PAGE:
After Warbeck's capture Henry VII continued on to Exeter where many of the Cornish prisoners had been taken and where "he made a joyful entrance". He lodged at the Treasurer's House, once attached to the north transept of the Cathedral. It was while staying at Exeter that the king presented the city with two of its most important pieces of ceremonial regalia, the Ceremonial Sword and the Cap of Maintenance, to show his gratitude at the loyalty displayed by the city during the Warbeck revolt. He also ordered that a swordsman be appointed to carry the sword before the mayor on all civic occasions, a tradition that continues to this day. Both the sword and the cap can be seen at the Guildhall. The Cornish ringleaders were executed at Southernhay. The rest were granted clemency and freed. The photo above left shows the hilt of the sword which Henry VII gave to the city in 1497 and which is still used during civic events. It was probably the same sword that the king carried with him when he first entered the city. Exeter also has another ceremonial sword, given by Edward IV when he visited in the 1470s.
The damage caused to the East Gate by Warbeck's assault as well as fears of a prolonged war with France resulted in the entire structure being rebuilt yet again. Work began in 1511, at the beginning of the reign of Henry VIII. Six acres of woodland at Duryard (a former hunting ground of the Anglo-Saxon kings near to the city) was sold off in order to fund the reconstruction, the work being contracted out to a mason called Robert Poke from Thorverton. It was this final manifestation of the East Gate that survived until 1784, despite yet more significant assaults on the city during the sieges of the English Civil War in the 1640s.
the West Gate. It's possible that the six little houses shown outside the gate were endowed by former mayor William Hurst as almshouses in 1567. This was the site of the later Subscription Rooms.
Fortunately, in 1806 Jenkins left a description of the East Gate based on his own memory of having seen it. The East Gate "consisted of a curtain flanked by two bulwarks. The exterior arch was very strong and lofty. Near the bottom of the flanking towers, were port-holes for the great port cannons, and look-outs on each story. In the centre of the gateway was a strong semicircular arch, apparently very ancient". Jenkins also recalled seeing one of the portpieces, or cannon, that he believed had been used to repel Perkin Warbeck's army in 1497, which was "laid on the left side of the passage under the East Gate". "Composed of flat iron bars, strongly hooped together with iron (similar to a Cask)" it was 12ft long and approximately 12 inches in diameter. It wasn't set on wheels but had "strong iron rings on the sides for the purpose of moving it from place to place." According to Jenkins the cannon was sold by a city receiver being "eat out with rust". During the rebuilding of the East Gate in 1511 a large stone statue of Henry VII holding a globe and a sceptre and surrounded with various heraldic devices was placed in a niche over the entrance way, visible to anyone entering the city from the east and probably erected as a memorial to the king who had shown his gratitude for the city's loyalty in 1497.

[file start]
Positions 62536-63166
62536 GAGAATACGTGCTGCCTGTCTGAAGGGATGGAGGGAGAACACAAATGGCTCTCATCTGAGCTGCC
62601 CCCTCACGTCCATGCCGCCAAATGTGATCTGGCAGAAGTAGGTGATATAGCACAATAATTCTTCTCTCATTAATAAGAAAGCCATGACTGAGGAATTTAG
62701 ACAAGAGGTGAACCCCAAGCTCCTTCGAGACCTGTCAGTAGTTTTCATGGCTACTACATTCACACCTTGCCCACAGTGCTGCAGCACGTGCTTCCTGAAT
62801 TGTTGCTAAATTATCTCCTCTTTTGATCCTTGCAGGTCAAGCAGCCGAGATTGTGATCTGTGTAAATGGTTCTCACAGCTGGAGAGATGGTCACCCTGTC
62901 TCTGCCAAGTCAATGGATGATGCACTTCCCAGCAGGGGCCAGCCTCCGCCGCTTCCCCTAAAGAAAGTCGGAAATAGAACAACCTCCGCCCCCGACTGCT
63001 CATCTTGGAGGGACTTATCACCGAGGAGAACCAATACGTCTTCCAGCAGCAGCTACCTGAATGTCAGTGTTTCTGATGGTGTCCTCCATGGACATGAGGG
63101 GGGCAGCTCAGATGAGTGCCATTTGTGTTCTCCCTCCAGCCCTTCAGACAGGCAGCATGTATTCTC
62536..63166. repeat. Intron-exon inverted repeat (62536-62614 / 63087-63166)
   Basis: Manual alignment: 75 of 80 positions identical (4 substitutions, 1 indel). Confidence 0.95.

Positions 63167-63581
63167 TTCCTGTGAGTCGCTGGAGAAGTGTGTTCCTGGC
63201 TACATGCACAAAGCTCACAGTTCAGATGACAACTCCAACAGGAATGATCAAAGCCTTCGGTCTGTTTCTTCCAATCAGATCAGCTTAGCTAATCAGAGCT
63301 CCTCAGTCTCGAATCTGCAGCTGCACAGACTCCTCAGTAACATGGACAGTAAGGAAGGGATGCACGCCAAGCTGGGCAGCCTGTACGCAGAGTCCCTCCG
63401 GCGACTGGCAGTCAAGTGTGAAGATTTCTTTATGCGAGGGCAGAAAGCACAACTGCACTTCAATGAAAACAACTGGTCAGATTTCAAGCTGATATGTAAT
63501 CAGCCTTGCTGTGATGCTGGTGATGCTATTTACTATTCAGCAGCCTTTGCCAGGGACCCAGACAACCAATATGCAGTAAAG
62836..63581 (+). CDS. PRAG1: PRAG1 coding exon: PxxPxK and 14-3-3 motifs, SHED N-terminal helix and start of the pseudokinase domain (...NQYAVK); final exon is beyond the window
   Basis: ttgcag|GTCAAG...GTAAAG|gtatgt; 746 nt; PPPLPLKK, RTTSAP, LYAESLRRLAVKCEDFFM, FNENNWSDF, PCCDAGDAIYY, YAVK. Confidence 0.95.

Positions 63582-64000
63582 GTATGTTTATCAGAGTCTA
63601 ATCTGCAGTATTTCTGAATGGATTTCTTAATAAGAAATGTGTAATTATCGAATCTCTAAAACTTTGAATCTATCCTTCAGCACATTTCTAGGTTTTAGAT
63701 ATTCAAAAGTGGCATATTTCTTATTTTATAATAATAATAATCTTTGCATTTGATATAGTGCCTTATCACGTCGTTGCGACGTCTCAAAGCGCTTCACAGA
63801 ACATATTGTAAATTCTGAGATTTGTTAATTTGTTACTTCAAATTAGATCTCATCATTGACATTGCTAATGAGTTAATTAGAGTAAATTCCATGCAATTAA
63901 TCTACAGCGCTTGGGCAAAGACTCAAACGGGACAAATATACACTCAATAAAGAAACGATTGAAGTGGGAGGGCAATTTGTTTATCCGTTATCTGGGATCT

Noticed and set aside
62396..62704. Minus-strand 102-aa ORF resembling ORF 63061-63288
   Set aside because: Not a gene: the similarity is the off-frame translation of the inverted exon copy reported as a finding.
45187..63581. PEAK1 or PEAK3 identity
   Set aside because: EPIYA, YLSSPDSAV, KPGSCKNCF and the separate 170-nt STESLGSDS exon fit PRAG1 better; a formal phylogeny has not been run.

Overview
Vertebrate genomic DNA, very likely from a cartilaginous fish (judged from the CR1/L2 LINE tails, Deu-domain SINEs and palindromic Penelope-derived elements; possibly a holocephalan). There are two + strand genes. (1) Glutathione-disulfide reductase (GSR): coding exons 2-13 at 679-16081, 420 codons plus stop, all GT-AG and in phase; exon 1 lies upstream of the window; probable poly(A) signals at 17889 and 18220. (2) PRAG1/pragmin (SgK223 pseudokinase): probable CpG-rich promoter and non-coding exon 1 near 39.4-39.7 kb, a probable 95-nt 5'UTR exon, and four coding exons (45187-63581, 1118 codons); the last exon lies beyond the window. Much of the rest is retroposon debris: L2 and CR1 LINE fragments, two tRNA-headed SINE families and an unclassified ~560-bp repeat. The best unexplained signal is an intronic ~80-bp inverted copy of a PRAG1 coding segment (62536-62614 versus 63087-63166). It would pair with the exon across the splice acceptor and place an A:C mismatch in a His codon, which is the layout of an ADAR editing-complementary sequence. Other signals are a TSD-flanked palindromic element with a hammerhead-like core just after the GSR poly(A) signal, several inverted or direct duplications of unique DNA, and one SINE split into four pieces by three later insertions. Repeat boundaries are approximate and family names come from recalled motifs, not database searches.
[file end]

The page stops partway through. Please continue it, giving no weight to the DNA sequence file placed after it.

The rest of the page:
The photograph left shows part of the foundation for the East Gate which still exists underneath the modern-day High Street. Built from blocks of volcanic ashlar, the foundation is visible from a section of the medieval underground passages which criss-cross Exeter and which were built to carry water around the city.
In 1880, nearly a century after the gateway had been demolished and during the digging of the foundations for the Eastgate Arcade, the "base of one of the round side towers of the ancient East Gate" was unearthed by builders. A report on the discovery appeared in Trewman's 'Exeter Flying Post', written by the antiquarian Robert Dymond. According to Dymond the remnant of the tower base was "formed of large ashlar blocks of reddish trap rock from Rougemont, carefully squared and fitted in regular horizontal courses, and accurately cut to the circular form of the tower, as if intended to be exposed to view." He continued, "the towers projected beyond the external face of the city walls and the moat or ditch abutted on them." Dymond then went on to give a general description of the gatehouse: "Two tall round towers, each about twenty-four feet in diameter, projected about thirty-five feet beyond the general line of the city walls, and were united by a flat wall or curtain, in the centre of which was the arched passage of the gate, only fourteen feet wide. Over it were guard rooms".